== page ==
In a study recently published online in PLOS ONE, researchers at Western University have shown how the bacteria primarily responsible for causing strep throat can be used to fight colon cancer. By engineering a streptococcal bacterial toxin to attach itself to tumor cells, they are forcing the immune system to recognize and attack the cancer.
Kelcey Patterson, a PhD Candidate at Western and the lead author of the study, showed that the engineered bacterial toxin could significantly reduce the size of human colon cancer tumors in mice, with a drastic reduction in the instances of metastasis. By using mouse models that are stripped of their immune system, they were able to create a “humanized mouse”—one that would not only grow human colon cancer cells, but would also support a human immune system, to test the anti-cancer immunotherapy.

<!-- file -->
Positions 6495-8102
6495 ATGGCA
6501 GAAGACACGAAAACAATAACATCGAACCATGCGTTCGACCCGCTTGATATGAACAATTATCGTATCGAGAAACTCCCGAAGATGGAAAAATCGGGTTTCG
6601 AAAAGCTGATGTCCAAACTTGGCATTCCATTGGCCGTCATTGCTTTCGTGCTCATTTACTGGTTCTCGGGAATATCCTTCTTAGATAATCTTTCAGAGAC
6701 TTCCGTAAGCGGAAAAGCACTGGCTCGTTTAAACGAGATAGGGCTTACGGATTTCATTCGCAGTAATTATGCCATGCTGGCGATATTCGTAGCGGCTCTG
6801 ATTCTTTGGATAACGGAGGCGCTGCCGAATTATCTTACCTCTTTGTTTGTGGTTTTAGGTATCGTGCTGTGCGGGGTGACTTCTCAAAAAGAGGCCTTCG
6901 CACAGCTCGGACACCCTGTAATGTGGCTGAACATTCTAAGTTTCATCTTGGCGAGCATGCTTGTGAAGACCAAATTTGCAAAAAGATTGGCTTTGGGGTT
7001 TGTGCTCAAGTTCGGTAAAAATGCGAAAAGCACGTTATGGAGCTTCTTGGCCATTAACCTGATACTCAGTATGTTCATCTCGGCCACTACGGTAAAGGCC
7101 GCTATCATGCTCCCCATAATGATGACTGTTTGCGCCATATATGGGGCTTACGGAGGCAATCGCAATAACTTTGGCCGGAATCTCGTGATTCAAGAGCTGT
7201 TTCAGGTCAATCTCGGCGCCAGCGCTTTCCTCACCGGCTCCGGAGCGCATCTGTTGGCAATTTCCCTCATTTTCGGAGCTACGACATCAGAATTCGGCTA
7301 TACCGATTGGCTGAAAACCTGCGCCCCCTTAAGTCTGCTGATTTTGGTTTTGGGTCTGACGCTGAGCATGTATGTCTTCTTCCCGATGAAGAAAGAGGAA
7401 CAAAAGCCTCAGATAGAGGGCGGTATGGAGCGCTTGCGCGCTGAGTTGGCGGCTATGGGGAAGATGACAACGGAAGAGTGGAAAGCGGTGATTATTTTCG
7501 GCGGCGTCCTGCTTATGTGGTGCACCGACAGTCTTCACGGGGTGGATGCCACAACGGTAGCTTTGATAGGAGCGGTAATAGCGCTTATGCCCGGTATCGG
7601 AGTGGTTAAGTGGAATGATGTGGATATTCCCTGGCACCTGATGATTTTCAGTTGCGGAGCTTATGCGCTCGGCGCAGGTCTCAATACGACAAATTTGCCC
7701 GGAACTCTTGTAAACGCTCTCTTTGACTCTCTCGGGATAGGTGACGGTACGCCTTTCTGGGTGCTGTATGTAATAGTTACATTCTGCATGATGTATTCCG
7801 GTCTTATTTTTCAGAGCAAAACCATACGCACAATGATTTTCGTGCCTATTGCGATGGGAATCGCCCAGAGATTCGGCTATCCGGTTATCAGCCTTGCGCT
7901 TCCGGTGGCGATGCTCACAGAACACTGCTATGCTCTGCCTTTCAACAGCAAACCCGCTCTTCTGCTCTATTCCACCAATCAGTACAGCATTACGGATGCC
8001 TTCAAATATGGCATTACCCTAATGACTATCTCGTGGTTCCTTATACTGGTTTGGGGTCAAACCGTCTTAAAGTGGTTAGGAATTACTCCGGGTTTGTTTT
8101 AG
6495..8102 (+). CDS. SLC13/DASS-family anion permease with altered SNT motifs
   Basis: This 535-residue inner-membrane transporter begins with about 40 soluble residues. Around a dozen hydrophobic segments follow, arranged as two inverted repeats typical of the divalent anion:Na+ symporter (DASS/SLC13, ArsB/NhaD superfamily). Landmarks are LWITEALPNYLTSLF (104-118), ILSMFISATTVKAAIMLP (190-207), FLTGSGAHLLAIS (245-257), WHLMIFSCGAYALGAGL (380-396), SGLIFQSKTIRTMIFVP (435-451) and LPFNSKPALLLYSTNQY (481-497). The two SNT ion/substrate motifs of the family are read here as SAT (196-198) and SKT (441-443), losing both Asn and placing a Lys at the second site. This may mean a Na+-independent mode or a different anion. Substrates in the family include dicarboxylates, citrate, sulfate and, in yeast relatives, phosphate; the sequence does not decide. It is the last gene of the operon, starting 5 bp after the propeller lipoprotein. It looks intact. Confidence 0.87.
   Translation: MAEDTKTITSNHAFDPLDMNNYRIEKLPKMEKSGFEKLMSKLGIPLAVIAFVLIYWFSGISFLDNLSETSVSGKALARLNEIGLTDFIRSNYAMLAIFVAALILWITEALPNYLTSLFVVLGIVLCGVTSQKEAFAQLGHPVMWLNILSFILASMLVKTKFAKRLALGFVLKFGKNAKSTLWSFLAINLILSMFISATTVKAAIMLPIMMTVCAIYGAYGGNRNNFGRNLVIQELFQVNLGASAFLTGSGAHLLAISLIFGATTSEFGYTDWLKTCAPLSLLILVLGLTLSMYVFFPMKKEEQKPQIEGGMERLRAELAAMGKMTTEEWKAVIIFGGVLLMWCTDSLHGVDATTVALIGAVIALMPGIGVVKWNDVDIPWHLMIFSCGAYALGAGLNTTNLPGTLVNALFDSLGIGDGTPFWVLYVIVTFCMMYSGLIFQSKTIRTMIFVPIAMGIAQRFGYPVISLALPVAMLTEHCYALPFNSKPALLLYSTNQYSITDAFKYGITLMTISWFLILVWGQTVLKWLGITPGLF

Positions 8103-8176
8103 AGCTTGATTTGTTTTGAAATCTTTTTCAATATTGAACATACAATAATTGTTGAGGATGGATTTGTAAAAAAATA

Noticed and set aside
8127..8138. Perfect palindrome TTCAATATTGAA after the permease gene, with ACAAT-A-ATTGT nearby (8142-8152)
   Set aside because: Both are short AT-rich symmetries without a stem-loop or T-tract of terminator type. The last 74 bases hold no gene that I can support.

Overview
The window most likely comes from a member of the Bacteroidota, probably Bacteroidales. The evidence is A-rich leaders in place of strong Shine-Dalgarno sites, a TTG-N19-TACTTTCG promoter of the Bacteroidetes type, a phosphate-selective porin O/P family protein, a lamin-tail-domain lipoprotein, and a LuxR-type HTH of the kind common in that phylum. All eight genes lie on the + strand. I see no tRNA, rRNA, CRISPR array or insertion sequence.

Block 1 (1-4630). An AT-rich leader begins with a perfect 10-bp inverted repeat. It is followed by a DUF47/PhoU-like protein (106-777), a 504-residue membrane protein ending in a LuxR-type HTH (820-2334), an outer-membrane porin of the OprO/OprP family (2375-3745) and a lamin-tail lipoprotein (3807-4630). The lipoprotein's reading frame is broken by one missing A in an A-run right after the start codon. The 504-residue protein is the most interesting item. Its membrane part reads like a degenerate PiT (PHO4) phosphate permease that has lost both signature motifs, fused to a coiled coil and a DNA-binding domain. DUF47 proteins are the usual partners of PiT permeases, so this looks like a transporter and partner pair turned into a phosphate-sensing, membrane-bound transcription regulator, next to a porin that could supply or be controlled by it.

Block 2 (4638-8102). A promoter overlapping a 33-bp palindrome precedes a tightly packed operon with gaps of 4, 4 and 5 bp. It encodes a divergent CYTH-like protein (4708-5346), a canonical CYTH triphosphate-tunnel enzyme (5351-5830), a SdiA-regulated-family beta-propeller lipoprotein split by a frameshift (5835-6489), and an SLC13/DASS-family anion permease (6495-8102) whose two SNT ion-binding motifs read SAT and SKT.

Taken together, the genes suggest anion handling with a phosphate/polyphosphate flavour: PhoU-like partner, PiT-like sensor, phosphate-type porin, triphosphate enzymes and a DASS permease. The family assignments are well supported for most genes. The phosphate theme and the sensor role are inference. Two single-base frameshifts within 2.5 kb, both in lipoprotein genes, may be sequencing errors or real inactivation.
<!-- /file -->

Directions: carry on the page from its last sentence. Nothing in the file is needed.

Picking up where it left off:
“Our team has been studying these bacterial toxins called ‘superantigens’ for their role in bacterial infections. But we are now utilizing the power of these toxins to re-direct the immune system to go after cancer cells,” says John McCormick, PhD, director of the research. McCormick says the research provides important pre-clinical evidence that this may work in humans. “This work represents a 'next-generation immunotoxin' that we hope will eventually lead to a new class of cancer therapeutics.”
McCormick and his colleagues have now received a new grant from the Cancer Research Society to develop different toxin and antibody combinations to fight other types of cancer. Read the article.Read more